Digging for clues

Posted: 15th May 2019

Bones are hard in more ways than one.
It’s not surprising to discover that medical researchers find it tricky to get access to samples of living human bone. For this reason, much of our understanding of how bone cells work has derived from experiments carried out in animals.
SVI’s Professor Natalie Sims says that understanding what is occurring within human bone during the development of osteoporosis is essential in order to find new ways to detect and treat the condition.
“Osteoporosis is becoming more common as the population ages. The standard test is a bone mineral density scan, but about 60% of fragility fractures actually happen in people who have normal scans. This means that we are not currently able to reliably predict who is at risk.”
What’s more, Natalie says that the most common treatments for osteoporosis stop bone from becoming more fragile, but do not make it stronger. She says that research using human bone samples is required to understand more about how the skeleton works, and how it reacts as a person ages.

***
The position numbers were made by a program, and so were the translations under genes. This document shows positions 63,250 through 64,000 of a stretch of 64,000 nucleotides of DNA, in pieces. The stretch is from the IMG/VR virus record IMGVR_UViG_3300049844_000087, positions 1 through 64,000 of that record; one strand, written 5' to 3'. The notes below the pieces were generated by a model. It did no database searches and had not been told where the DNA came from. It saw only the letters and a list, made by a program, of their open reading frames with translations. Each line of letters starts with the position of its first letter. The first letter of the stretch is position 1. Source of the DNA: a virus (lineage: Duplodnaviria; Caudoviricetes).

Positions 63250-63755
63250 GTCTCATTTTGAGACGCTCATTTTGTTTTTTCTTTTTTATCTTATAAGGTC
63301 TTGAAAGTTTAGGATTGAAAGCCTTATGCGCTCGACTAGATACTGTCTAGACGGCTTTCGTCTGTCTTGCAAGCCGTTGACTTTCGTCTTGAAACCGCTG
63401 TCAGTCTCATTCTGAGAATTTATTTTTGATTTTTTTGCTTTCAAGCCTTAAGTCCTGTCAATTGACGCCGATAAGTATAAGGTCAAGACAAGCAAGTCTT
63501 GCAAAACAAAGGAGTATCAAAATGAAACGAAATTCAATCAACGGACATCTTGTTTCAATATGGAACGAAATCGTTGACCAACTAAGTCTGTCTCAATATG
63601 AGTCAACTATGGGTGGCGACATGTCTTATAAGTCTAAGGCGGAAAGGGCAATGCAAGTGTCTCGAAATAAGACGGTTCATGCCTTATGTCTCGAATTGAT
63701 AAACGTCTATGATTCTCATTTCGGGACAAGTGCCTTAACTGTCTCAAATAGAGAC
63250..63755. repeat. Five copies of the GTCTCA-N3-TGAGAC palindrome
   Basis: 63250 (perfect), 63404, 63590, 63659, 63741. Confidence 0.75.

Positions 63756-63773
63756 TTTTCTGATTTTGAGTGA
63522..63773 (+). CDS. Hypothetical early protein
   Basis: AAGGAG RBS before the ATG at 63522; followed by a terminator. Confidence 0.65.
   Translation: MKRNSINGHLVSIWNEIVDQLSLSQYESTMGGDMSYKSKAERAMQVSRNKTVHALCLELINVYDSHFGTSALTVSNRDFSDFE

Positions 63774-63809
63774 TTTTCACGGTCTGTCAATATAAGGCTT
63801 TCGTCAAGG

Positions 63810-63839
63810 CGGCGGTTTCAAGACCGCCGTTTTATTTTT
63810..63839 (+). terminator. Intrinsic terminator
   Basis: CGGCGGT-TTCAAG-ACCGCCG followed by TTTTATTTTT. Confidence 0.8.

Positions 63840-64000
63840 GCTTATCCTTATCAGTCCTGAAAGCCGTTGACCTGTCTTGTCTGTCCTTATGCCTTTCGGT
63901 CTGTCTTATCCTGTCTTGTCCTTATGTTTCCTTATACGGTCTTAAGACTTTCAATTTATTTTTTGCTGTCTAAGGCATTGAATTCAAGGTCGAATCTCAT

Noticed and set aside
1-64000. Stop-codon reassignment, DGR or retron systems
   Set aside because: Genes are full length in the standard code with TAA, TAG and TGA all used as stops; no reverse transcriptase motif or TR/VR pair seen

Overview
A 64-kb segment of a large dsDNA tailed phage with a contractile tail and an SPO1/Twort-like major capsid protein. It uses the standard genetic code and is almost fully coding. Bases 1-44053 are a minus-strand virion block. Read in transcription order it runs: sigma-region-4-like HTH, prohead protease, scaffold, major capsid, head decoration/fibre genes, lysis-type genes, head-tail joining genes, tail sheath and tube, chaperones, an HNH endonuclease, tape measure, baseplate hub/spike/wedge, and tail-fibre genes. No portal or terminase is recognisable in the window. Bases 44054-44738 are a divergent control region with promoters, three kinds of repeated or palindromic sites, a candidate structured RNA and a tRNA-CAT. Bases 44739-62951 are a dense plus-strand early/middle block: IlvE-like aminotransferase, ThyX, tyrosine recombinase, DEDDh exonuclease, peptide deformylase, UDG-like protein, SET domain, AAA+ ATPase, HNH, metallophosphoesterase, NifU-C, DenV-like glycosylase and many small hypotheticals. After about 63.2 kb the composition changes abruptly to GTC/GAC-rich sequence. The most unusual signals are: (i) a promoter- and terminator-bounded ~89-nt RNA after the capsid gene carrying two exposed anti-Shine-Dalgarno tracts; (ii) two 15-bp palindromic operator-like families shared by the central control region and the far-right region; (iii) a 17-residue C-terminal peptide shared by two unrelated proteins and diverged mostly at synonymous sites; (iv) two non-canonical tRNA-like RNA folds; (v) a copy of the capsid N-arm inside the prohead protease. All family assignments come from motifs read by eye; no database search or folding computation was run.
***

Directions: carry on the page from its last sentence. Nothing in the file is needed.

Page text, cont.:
Natalie has found a way to address the difficulties in accessing human bone samples. When someone has a major bone fracture, they often undergo surgery to stabilize the bone. Surgeons use a process called reaming – essentially coring out a hole in the bone – to provide an anchor point for a pin or hip replacement.
Natalie has marshalled doctors from Western Hospital, Monash Medical Centre and St Vincent’s Hospital Melbourne to provide her group with the bone debris from surgeries that they carry out in postmenopausal women with osteoporotic fractures. This bone is usually discarded as a useless by-product of the surgery.
Natalie and her team will collect the precious samples and grow them in the laboratory. She will then isolate the different bone cell types. By comparing which genes are active or inactive in these cell types, she hopes to identify the profile of genes that make some people more prone to particular fractures than others.
Bones are hard. So is medical research. But for Natalie, the effort is worthwhile

For more information please see: Bone cell biology and disease